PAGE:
Arne Duncan: How Technology can Enrich Education

Source: Scientific American, Aug 2013

In traditional classrooms, students complete a lesson and move on to the next when it is time for the whole class to do so—regardless of whether they have mastered it or they are already well ahead.

Here each student worked at her or his own pace, taking as much or little time as necessary to complete one lesson and then moving on to the next. Each child worked from an individual learning plan, and Ford could offer students material from a wide variety of digital sources—including traditional publishers, freely available “open” educational resources and her own original material.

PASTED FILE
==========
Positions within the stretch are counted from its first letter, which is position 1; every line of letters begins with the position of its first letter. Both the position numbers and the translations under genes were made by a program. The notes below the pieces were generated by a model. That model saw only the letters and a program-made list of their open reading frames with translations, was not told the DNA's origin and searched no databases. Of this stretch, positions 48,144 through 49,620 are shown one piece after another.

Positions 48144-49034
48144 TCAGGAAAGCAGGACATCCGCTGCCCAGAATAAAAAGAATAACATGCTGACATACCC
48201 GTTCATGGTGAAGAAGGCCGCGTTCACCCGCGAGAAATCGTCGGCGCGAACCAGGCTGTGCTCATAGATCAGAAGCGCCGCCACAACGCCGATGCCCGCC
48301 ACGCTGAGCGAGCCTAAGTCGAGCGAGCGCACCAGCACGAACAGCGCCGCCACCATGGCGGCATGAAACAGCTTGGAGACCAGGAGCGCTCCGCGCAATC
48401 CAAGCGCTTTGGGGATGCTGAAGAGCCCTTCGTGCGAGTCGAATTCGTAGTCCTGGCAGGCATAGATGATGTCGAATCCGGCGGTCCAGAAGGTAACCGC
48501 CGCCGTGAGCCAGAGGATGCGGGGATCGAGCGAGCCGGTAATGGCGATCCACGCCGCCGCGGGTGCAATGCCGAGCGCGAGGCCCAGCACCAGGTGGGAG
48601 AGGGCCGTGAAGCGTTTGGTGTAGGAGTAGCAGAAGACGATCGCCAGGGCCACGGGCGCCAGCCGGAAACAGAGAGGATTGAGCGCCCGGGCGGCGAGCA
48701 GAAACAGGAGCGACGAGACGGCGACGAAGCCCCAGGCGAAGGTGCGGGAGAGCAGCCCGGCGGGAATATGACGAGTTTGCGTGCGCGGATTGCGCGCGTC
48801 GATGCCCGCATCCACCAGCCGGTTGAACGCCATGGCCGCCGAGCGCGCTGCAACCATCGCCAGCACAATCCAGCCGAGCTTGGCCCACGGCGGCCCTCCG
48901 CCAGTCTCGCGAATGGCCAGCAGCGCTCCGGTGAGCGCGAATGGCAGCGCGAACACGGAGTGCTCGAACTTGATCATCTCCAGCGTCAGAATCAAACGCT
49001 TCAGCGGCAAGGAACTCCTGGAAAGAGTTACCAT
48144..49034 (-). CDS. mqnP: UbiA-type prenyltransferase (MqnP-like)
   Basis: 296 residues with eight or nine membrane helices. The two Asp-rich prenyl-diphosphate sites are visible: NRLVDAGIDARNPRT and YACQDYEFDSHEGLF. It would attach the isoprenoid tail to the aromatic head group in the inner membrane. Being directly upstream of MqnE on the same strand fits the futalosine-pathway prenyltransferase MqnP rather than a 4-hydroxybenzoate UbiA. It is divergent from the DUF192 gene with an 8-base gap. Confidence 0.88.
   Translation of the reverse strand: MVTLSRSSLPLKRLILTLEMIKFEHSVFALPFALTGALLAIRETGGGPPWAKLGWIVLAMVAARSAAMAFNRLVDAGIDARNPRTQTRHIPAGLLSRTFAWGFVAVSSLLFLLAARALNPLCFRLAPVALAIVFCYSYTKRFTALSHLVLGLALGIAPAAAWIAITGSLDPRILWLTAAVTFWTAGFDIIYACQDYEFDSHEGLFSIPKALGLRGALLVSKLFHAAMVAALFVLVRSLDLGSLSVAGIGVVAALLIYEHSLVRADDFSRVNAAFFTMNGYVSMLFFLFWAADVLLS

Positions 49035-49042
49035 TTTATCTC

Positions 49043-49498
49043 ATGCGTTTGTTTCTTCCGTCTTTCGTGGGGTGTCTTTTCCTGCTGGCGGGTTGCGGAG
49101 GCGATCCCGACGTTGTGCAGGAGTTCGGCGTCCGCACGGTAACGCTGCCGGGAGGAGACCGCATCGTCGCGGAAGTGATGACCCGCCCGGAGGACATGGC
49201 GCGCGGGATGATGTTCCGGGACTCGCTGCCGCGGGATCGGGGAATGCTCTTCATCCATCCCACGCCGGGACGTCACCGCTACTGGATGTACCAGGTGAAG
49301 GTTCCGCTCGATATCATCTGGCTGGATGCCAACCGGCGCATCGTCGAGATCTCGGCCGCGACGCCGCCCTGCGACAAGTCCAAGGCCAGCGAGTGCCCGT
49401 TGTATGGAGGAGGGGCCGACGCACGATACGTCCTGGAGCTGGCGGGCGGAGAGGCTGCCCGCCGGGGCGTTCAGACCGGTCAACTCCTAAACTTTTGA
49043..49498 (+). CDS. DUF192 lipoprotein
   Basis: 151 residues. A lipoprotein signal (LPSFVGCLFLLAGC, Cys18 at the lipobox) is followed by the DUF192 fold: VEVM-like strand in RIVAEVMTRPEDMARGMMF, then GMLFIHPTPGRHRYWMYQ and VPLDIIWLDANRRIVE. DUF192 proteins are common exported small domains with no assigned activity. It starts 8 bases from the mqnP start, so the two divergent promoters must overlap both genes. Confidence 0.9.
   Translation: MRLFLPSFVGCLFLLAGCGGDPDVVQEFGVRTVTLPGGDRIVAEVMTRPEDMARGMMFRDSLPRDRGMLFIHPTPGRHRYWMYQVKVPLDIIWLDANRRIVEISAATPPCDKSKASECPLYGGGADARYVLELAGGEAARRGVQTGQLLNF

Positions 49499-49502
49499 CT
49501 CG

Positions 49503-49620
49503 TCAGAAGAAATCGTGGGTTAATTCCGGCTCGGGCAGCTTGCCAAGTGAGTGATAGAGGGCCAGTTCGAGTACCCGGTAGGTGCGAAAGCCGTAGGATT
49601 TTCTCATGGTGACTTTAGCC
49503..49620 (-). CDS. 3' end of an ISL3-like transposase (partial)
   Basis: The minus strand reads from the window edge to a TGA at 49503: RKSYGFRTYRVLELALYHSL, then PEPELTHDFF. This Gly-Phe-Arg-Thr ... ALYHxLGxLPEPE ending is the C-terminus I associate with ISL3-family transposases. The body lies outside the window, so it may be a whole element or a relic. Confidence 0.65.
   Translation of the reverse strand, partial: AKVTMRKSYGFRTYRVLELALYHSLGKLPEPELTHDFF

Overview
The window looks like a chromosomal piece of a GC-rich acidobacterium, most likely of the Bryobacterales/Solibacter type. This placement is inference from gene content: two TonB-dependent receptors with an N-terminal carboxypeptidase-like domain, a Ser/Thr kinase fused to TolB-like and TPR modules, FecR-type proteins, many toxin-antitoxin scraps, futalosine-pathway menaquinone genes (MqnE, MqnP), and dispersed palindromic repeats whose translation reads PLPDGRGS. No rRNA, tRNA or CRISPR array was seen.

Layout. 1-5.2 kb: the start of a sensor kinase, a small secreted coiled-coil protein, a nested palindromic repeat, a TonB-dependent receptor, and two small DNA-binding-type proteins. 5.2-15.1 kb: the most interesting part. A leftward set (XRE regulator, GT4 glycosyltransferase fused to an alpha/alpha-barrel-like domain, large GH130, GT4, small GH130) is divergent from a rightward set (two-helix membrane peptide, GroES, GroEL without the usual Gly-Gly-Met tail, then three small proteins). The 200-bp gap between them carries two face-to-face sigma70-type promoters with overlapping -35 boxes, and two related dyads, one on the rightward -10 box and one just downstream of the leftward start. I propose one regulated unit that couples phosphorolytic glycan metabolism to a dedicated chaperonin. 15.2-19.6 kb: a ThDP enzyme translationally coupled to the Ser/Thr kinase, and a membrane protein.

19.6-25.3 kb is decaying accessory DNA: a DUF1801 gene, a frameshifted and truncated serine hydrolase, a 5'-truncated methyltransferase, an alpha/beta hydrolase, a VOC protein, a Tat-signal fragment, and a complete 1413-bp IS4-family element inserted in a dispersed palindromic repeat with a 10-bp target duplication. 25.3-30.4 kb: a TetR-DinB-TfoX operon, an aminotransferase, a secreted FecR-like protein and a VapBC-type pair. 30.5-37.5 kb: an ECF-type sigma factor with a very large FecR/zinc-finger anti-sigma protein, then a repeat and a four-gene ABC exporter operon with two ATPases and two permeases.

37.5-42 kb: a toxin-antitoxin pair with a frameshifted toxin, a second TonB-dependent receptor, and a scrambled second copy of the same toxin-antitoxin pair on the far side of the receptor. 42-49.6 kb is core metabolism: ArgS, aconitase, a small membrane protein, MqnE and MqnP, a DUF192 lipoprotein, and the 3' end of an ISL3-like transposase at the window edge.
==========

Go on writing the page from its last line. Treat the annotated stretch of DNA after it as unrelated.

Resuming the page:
Personalized Learning Through Technology

Among the most important directions for technology—and one that the U.S. Department of Education is working to accelerate—is supporting the efforts of teachers to tailor learning to the needs of each student.

One of the most enduring, and valid, criticisms of our education system is that it has taken a one-size-fits-all approach to our kids in the face of their unique combinations of gifts and challenges.

Personalizing learning is the idea that the pace, approach and context of the learning experience should be tailored to the needs and interests of individuals. It is easy (and common) to tell a teacher to adapt a lesson to the needs of each child, but hard to do it.

Technology can help. By blending face-to-face and online learning, teachers can enable students to work at their own pace, be flexible in grouping students according to ability, and get a dynamic stream of information about where students are doing well and where they are struggling.

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